Wednesday, April 29, 2015

The Selection by Kiera Cass

Title: The Selection
Author: Kiera Cass
Published: April 2012
Published By: HarperTeen
Format Read: Hardcover
Genre: YA Lit, Dystopian, Romance
Date Read: April 29 2015
Rating: 5/5

Set in the fictional country of Illea, Kiera Cass’s The Selection is being compared to the reality television show The Bachelor, but with a royal twist, in a dystopian world. In a country that has its population divided up into numbers, called castes our main character America Singer, a musician is considered a 5. Although her family has had their struggles, she is content with her life and eager to make a future for herself and beau Aspen despite the fact that he is from a lower (more poor) caste than she is from. However when it is announced that the Prince is looking to marry, the opportunity is open for all girls of a certain age to join the competition of The Selection. Apsen insists that America sign up in hopes for a better life for her and her family and in turn breaks up with her once she has been chosen to represent their hometown. America’s life is turned upside down as she makes the move, along with 34 other girls to the palace. Very much broken hearted and unsure of her future she and Prince Maxon build a friendship together as the number of Selected get smaller. 

I have been hearing so much hype about this series, since it was first released and I was intrigued by the idea of a royal Bachelor competition. However once I learned that it was also set in a dystopian time period I was a bit put off. The reason for this is because that type of genre really doesn’t interest me. When The Selection was picked for April’s book club pick in one of the GoodReads groups I belong to, my curiosity got the better of me. In a bid to participate more in discussions I picked up a copy from my local library. However I must say that I was very leery going into the story because I didn’t think I would like it.

Now after just finishing the final page, I am so thankful that I took the opportunity to give this book a shot. Why, you ask? Because I loved it! I just couldn’t put this book down. Going in with such low expectations, I didn’t expect to love it so much. 

Set in a dystopian time period, I was worried that there would be more of a science fiction aspect to the story, with perhaps aliens or robots. But there wasn’t. I was surprised that I found myself interested in what America’s world looked like. Yet at the same time I think that it was good the author didn’t go too far into detail on this because it might have put me off from enjoying the rest of the story. 

As a teenager I was a big fan of Meg Cabot’s Princess Diaries Series, so I believe this is one of the reasons why I enjoyed The Selection so much. It took an ordinary young woman and gave her a glimpse of royalty. The descriptions of the palace and its gardens were beautiful, despite the ruins throughout the country. Reading of the makeovers the girls received and their glamorous wardrobe is a dream for many. I couldn’t help but get sucked in. America’s love triangle between Prince Maxon and Aspen was interesting and the rebel attacks kept the story exciting. 

I had read (or watched) reviews of The Selection where other bloggers found America to be extremely annoying, but I didn’t find her to be so bad. Sure she forgot herself and wasn’t as respectful of the Prince as she could have been, but I think she was just typical for her age.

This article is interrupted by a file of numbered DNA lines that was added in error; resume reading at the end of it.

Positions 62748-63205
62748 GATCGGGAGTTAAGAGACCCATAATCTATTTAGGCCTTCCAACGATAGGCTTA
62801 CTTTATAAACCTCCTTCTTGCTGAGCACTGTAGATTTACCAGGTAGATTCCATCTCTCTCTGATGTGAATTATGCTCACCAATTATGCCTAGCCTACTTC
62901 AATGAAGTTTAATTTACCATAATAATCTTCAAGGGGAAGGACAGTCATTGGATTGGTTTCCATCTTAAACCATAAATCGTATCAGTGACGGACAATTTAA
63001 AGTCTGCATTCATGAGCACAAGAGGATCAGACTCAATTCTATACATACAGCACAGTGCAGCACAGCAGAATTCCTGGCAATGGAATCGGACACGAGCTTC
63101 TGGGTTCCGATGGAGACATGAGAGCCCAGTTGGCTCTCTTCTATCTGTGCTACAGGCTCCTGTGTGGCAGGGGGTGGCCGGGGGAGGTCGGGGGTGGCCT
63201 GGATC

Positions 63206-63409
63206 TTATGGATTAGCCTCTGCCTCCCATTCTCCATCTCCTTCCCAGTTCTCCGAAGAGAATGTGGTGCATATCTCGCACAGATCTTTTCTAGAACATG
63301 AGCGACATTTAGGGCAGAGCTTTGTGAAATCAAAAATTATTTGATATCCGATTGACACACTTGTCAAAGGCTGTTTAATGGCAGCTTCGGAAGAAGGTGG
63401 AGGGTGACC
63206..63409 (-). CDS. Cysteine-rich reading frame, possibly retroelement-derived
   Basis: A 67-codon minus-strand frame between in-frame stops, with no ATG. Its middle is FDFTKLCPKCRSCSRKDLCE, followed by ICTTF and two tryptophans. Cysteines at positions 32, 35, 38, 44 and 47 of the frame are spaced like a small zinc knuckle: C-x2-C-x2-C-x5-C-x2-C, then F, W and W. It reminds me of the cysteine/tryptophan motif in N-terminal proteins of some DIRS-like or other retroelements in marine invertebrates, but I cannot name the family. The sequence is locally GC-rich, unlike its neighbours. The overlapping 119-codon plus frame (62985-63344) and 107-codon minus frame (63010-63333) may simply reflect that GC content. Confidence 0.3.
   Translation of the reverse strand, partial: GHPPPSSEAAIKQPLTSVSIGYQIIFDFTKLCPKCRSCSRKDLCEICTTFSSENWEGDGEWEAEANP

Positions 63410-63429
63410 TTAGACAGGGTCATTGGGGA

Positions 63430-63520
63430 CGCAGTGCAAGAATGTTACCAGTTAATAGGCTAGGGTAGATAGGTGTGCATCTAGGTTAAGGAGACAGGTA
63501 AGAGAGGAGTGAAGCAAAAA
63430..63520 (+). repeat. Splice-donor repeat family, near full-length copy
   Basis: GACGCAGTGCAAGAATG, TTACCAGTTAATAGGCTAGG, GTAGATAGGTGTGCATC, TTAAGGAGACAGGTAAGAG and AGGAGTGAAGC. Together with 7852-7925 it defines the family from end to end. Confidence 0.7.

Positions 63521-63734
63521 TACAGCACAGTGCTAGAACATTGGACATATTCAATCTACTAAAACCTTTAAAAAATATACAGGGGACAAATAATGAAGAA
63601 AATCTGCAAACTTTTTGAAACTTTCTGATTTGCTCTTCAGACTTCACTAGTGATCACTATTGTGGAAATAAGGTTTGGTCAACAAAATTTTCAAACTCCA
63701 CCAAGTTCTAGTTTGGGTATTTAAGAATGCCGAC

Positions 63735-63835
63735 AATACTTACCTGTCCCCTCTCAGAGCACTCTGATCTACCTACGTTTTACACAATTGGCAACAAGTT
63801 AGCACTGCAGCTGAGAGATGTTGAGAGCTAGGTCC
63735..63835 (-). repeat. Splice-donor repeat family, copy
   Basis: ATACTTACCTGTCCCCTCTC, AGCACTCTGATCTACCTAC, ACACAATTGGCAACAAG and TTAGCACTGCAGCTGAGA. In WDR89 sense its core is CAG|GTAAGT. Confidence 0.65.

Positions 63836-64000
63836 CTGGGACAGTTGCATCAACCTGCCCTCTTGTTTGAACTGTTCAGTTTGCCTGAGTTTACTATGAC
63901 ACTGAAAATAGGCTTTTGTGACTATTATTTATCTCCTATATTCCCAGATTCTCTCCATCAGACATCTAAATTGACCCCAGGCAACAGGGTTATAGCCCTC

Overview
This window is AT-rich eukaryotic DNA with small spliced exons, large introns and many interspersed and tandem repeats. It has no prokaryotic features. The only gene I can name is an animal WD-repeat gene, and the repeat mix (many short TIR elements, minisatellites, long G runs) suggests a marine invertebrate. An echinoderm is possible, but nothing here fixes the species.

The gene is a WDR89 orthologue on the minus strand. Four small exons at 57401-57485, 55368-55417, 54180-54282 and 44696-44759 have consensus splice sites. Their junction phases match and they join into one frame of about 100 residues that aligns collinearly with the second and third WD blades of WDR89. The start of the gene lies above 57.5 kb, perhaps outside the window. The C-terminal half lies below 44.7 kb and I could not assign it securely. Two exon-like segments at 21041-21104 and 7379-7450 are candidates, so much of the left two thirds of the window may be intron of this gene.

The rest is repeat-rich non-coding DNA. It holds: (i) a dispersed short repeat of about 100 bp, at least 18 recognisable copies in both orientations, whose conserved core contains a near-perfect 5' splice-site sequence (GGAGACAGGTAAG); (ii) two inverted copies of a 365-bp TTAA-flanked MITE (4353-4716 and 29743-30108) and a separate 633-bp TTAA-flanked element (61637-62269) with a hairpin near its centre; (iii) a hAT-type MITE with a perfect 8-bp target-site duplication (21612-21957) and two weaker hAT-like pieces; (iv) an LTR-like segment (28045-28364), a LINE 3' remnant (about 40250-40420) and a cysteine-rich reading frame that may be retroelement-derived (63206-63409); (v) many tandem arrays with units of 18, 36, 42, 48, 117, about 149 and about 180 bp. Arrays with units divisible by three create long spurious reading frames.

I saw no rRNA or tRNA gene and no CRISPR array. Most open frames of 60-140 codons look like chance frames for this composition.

I would recommend this book to those who enjoy chick-lit for young adults. For those who may not be interested in the dystopian genre, I’d say for them to give it a shot. I did and I wasn’t disappointed. I’ve very much looking forward to reading the next books in this series.  

Tuesday, April 28, 2015

Wedding Night by Sophie Kinsella

Title: Wedding Night
Author: Sophie Kinsella
Published: April 2013
Published By: The Dial Press
Format Read: eBook, Kobo
Genre: Contemporary, Romance, Chick-Lit, Humor
Date Read: April 26 2015
Rating: 3.5/5

When Lottie’s boyfriend Richard invites her to a nice intimate restaurant with a surprise for her, she immediately assumes that he is finally going to propose. Past the age of 30, she is more than ready to walk down the aisle and start a family, something she thought he would want too. Unfortunately when the surprise turns out to be a holiday, Lottie is crushed and ends their relationship right then and there. Meanwhile after hearing the news of the breakup, Fliss (Lottie’s older sister) prepares for her meltdown. You see, Lottie is known to make drastic decisions after a bad breakup, anywhere from joining a cult to regrettable piercings. This time, Fliss didn’t know what to expect. Then one day not long after ending things with Richard, Lottie is reunited with a blast from her past: Ben an old boyfriend from a summer 15 years earlier in Greece. He reminds her of an agreement they once made: if they were still both unmarried at 30, they would marry each other! As Lottie and Ben prepare for their big day, Fliss and best man Lorcan are trying to do everything in their power to stop the marriage. Even if it includes following the couple back to Ikonos Greece and the place they met. 

Wedding Night is a fast moving novel that alternates between the two sisters perspectives. It is a typical Kinsella story that is realistically unrealistic, yet humorous enough to allow for the reader to find it enjoyable. There were several laugh out loud moments, most specifically when Fliss makes a hot air balloon for her son’s school project using a condom and several mentions of “putting the sausage in the cupcake.” Those examples still have me giggling days later. The setting in Ikonos Greece sounded absolutely beautiful, a perfect place for a honeymoon or a summer abroad.